Synth Music Has New Contender: “Disillusion” May Be Disillusioned

Synth pop has been around for about as long as the genre “pop” itself was coined. Then, in the ’80s, we experienced synth punk. Blondie ventured into that realm, and groups like The Epoxies have kept it going. But never in my wildest dreams did I think the world would get to experience synth metal.

Now, many have compared the group Disillusion with earlier groups such as Nine Inch Nails and Tool, but unlike those bands, Disillusion’s “Gloria” album rarely strays from its formula and rarely dares to be bold with its music. The vocal effects at times are just a little too weird and the songs seemingly go nowhere.

However, due to these changes from the pattern set by previous bands and its delving deeper into industrial-style metal, it’s possible that Disillusion is on the cusp of something big. Perhaps it’s because it doesn’t feel the need to be overly metal that Disillusion could be the next big thing.

The music is somewhat unremarkable, although the occasional emotional bursts in the timing are interesting. The lyrics are the typical melancholy crooning, but if nothing else the album has cuts that would have a home at a gothic disco somewhere in Europe or New York or, dare I say, at some underground gay leather club.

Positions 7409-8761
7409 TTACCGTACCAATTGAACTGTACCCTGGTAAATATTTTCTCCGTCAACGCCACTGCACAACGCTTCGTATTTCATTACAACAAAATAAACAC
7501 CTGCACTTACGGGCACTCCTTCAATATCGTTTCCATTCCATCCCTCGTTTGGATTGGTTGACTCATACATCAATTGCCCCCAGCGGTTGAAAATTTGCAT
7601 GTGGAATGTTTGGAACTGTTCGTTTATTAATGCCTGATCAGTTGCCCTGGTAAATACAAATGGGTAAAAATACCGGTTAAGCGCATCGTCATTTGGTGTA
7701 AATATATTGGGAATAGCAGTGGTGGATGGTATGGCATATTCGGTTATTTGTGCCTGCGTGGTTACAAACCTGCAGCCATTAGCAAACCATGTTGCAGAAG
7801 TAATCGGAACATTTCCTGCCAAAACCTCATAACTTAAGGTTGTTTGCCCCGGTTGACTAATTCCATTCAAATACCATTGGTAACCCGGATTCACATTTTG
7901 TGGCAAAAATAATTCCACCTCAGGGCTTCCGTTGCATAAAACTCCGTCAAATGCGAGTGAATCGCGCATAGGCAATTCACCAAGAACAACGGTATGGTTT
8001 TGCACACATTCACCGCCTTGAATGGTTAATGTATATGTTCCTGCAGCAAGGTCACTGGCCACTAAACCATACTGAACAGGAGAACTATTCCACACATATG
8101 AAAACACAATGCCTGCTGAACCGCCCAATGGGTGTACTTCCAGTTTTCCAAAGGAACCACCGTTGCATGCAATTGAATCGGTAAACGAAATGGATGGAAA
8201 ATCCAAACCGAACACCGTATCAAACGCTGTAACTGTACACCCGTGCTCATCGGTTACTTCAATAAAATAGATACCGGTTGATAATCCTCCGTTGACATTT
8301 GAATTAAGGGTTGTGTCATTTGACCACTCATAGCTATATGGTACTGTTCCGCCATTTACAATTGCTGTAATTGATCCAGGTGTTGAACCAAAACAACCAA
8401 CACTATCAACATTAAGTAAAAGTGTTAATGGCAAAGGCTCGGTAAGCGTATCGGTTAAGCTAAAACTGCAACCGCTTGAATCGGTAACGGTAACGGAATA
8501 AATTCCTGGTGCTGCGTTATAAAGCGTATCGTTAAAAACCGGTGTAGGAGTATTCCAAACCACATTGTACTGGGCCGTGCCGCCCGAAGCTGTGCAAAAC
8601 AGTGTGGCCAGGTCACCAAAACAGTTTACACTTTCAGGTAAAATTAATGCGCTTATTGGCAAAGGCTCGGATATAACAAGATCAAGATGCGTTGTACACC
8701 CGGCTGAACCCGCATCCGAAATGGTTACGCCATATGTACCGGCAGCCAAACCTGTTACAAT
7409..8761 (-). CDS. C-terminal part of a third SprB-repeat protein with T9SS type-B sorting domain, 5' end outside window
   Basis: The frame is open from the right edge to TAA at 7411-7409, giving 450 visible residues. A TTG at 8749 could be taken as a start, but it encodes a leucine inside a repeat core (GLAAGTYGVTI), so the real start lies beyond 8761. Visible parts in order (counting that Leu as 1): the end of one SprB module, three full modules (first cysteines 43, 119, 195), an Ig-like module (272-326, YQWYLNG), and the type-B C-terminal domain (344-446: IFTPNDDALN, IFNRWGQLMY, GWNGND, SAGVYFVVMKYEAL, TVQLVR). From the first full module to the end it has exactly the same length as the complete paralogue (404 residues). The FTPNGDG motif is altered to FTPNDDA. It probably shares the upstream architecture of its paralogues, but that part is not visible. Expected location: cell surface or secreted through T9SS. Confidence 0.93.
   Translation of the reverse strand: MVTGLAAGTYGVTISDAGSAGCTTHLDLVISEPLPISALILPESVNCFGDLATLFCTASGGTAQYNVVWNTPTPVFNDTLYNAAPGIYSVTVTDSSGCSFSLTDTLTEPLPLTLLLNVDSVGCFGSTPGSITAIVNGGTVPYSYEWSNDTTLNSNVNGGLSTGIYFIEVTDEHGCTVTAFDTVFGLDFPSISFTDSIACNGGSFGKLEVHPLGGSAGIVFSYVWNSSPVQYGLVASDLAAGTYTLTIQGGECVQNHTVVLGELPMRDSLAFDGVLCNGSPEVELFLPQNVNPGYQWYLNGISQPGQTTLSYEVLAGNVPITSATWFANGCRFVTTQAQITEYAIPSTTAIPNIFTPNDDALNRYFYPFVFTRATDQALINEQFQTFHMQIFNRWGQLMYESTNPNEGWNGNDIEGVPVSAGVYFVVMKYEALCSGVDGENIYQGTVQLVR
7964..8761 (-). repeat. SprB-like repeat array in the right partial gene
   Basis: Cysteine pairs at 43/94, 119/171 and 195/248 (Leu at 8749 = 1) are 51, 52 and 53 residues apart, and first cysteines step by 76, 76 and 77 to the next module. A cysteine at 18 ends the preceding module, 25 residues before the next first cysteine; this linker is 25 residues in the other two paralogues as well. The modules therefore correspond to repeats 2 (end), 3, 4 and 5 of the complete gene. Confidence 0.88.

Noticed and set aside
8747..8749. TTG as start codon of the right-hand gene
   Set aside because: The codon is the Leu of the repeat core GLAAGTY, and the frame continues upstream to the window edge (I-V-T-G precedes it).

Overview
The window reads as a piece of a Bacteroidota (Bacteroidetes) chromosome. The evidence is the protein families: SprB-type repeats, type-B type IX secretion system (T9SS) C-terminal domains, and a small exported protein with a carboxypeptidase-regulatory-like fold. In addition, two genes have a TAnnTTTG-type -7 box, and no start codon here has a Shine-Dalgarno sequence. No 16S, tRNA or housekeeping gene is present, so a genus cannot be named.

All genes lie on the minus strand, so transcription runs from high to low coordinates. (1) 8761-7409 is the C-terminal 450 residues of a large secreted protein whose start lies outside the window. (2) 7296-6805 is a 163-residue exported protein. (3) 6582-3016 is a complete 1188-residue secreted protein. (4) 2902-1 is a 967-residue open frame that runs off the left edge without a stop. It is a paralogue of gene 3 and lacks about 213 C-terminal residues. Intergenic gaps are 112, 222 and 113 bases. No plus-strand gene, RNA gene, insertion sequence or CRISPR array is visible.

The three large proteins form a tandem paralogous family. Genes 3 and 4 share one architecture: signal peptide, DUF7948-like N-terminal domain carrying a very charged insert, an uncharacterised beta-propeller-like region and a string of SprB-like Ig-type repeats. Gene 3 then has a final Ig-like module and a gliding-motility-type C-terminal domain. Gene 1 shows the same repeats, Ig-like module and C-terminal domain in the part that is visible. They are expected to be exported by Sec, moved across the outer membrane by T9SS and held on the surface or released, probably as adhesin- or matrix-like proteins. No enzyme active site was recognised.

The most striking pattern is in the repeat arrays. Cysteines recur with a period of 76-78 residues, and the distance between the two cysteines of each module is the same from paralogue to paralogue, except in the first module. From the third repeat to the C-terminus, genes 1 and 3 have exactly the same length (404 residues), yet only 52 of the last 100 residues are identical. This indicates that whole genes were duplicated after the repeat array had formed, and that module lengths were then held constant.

Ministry they’re not. Disillusion is a little too polished and downplayed to be like one of Al Jourgensen’s metal forays. They have the potential to make it big, but American tastes in both metal and club music will have to change in order for them to take hold here.

Disillusion’s sound is absolutely Euro, which is something they do deserve credit for in not trying to alter their sound and pander for American favoritism.

There’s an epic element to them that’s similar to Rammstein, but actually try and compare Disillusion to Rammstein would be like comparing a Honda Civic to a Volkswagen Jetta. They’re both smaller, sporty cars, but each with its own uniqueness.

Disillusion is very popular in their home country of Germany and continues to have exposure in the underground in the U.S. It’s hard to see Disillusion on a major tour with other metal-oriented groups, though.

A tour of techno, synth and goth clubs specializing in Euro would most likely be where Disillusion would be sequestered on a U.S. tour. “Gloria” certainly appeals to synth fans, Euro dance enthusiasts and even to the goth community to a degree.

Short of that, they might have a little too selective of an audience for their own good.

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